OTTAWA (Reuters) - Opposition politicians drove Canada's Conservative government out of office on charges of sleaze and mismanagement on Friday, setting the scene for an early May election that polls indicate the Conservatives will win.
Opposition legislators threw papers in the air in glee after voting 156-145 in the House of Commons to defeat the minority government, which they say is tainted by sleaze, has mismanaged the economy and is overly secretive.
The defeat paves the way for an election that will likely be fought on two main themes -- ethics and the economy.
Canada's dollar was steady at C$0.9810 to the U.S. dollar, or $1.0194, against the U.S. currency after the vote.
Prime Minister Stephen Harper admitted he was disappointed by the result, saying Canadians did not want what will be the fourth general election in less than seven years.
"Our priority will remain to ensure stability and security for Canadians in what remain extremely challenging global circumstances," he told reporters shortly after the vote.
Harper said he would visit Governor General David Johnston, the representative of Queen Elizabeth, Canada's head of state, on Saturday to seek the formal dissolution of Parliament and set a date for the election. The most likely dates are May 2 or May 9.
The Conservatives, in power since 2006 with two successive minority governments, are well ahead of the main opposition Liberal Party. Polls show Harper is set to hold on to power in an election and most likely strengthen his position.
Only the Conservatives or the Liberals can realistically win and both stress the need for fiscal austerity and the importance of paying down Canada's record budget deficit.
Despite the discouraging poll numbers, the opposition thinks it can benefit from a series of ethical scandals to hit the Conservatives, who came to power promising to clean up Ottawa.
"There are only two alternatives here -- more of this disrespect for democracy, more of this contempt for the Canadian people, or a compassionate responsible Liberal government," said Liberal leader Michael Ignatieff.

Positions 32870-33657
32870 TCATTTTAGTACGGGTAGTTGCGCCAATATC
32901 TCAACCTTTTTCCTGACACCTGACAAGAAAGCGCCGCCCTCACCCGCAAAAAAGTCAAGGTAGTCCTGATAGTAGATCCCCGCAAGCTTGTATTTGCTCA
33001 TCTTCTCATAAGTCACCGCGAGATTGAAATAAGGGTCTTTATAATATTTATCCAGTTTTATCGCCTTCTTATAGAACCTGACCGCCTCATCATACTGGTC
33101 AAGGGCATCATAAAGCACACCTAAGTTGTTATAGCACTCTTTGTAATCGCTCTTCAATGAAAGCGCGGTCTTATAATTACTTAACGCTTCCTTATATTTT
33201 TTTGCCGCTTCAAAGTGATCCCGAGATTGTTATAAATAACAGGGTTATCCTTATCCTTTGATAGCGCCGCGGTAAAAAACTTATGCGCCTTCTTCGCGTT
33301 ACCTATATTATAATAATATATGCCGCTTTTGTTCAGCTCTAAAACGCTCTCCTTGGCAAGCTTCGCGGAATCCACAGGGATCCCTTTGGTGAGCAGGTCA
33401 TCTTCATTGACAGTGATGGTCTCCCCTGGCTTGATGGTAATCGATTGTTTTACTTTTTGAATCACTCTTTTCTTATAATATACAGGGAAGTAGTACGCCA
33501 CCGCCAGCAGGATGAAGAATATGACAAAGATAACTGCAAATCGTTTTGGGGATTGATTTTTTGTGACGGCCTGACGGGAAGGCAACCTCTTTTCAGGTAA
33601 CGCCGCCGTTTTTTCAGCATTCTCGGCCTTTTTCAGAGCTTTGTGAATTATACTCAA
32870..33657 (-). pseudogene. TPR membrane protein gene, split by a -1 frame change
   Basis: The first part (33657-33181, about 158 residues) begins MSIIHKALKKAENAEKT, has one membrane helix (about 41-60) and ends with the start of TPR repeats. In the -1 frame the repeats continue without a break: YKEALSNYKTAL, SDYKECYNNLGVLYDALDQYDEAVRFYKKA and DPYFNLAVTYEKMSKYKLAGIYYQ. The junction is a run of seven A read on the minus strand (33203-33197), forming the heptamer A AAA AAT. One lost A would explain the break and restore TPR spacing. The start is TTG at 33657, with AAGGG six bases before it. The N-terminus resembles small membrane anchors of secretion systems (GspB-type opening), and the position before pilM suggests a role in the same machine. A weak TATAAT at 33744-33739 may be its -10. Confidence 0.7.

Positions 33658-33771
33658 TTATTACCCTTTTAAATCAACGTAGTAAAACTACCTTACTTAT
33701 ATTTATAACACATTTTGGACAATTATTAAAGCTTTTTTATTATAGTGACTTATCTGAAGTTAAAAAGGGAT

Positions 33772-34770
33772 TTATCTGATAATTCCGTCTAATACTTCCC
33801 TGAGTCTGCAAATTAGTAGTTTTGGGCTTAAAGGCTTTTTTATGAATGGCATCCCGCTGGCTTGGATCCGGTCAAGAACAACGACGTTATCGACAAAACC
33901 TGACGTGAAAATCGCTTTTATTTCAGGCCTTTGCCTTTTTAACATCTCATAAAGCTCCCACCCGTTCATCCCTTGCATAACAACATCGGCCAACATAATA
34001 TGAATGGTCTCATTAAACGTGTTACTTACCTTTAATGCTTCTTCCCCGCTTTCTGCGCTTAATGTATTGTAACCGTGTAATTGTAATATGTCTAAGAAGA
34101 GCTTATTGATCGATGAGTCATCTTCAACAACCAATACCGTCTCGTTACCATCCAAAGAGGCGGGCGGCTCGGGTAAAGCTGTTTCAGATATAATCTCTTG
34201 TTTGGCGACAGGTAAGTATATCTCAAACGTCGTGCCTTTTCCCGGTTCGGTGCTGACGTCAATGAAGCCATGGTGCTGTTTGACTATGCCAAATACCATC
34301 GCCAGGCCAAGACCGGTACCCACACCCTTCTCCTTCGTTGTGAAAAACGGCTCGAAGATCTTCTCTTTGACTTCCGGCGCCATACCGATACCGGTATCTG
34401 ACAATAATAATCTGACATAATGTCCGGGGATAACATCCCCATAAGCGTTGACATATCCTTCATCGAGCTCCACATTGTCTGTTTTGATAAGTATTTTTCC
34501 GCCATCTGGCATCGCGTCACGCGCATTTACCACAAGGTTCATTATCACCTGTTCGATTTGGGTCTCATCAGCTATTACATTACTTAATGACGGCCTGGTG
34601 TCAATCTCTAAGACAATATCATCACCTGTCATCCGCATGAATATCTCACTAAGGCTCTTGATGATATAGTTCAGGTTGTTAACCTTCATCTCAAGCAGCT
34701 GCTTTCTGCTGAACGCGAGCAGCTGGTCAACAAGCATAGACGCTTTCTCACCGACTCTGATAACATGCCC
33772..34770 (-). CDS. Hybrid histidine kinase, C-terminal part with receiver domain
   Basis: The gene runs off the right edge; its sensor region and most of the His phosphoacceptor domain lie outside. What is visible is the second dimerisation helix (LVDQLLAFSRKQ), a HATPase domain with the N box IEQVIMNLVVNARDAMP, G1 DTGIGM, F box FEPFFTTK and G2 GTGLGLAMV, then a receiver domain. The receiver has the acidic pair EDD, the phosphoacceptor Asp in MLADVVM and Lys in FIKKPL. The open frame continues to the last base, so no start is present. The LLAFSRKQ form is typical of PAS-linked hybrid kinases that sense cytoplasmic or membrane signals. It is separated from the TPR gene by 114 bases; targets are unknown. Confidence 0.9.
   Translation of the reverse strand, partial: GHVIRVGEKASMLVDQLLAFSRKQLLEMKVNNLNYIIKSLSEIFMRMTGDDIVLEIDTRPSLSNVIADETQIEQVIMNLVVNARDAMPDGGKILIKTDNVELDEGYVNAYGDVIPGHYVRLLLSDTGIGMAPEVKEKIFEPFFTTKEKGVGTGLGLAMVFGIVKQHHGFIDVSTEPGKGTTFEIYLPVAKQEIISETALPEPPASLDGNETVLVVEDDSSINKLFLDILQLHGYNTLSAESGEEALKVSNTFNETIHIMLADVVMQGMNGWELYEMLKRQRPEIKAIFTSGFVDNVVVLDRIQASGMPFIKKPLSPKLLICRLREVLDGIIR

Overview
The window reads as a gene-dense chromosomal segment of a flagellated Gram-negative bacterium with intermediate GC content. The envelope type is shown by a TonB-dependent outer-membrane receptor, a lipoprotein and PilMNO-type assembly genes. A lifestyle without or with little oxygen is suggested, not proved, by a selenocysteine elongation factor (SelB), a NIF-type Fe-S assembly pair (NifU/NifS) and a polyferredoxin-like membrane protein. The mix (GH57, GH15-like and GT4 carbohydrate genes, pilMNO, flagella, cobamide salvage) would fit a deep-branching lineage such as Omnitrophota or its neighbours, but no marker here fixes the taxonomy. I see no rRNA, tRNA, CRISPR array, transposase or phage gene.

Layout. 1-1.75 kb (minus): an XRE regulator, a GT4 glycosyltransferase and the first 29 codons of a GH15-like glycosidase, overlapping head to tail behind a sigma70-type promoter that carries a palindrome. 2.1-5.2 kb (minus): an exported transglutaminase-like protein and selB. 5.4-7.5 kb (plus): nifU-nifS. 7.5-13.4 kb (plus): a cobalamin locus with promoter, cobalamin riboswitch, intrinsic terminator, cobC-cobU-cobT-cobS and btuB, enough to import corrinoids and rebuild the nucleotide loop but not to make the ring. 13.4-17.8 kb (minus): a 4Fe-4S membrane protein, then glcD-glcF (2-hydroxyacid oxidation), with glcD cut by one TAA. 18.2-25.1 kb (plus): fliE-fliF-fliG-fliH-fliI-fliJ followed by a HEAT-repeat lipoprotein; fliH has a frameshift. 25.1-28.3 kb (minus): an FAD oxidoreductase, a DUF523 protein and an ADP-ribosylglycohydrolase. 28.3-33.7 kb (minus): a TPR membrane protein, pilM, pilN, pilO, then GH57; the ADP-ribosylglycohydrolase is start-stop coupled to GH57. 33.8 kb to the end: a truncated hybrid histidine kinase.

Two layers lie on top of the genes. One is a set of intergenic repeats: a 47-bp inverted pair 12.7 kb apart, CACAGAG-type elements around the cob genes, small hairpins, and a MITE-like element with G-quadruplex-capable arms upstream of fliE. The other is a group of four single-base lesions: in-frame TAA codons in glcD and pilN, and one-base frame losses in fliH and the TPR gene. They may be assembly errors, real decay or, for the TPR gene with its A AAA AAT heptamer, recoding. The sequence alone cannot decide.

This week, a parliamentary committee slapped the government with the first contempt ruling in Canada's history, saying the Conservatives had hidden the full costs of a spending program.
Harper says that if he does not win a majority in the forthcoming election, the Liberals, the left-leaning New Democrats and the separatist Bloc Quebecois are planning to form an unstable coalition government.
The charge could dog Ignatieff, who has so far declined to categorically rule out the idea.
"Any democratic politician ... respects the verdict of the people," said Ignatieff.
Pollster Ipsos Reid released a survey on Thursday showing 43 percent of voters back the Conservatives.
If that number holds, it is likely more than enough for Harper and the Conservatives to win their first majority in the 308-seat House of Commons and secure a four-year term in office.
The Conservatives say an election is the last thing Canadians need at a time when the economy is outshining those of most industrialized nations but is still fragile as it recovers from recession.
The Liberals vow to scrap C$6 billion ($6.1 billion) in corporate tax cuts and end multibillion-dollar plans to buy new fighter jets and build prison cells.
Police are investigating allegations of misconduct by a former Harper aide and, last month, four Conservative officials were charged with violating election financing rules in 2006.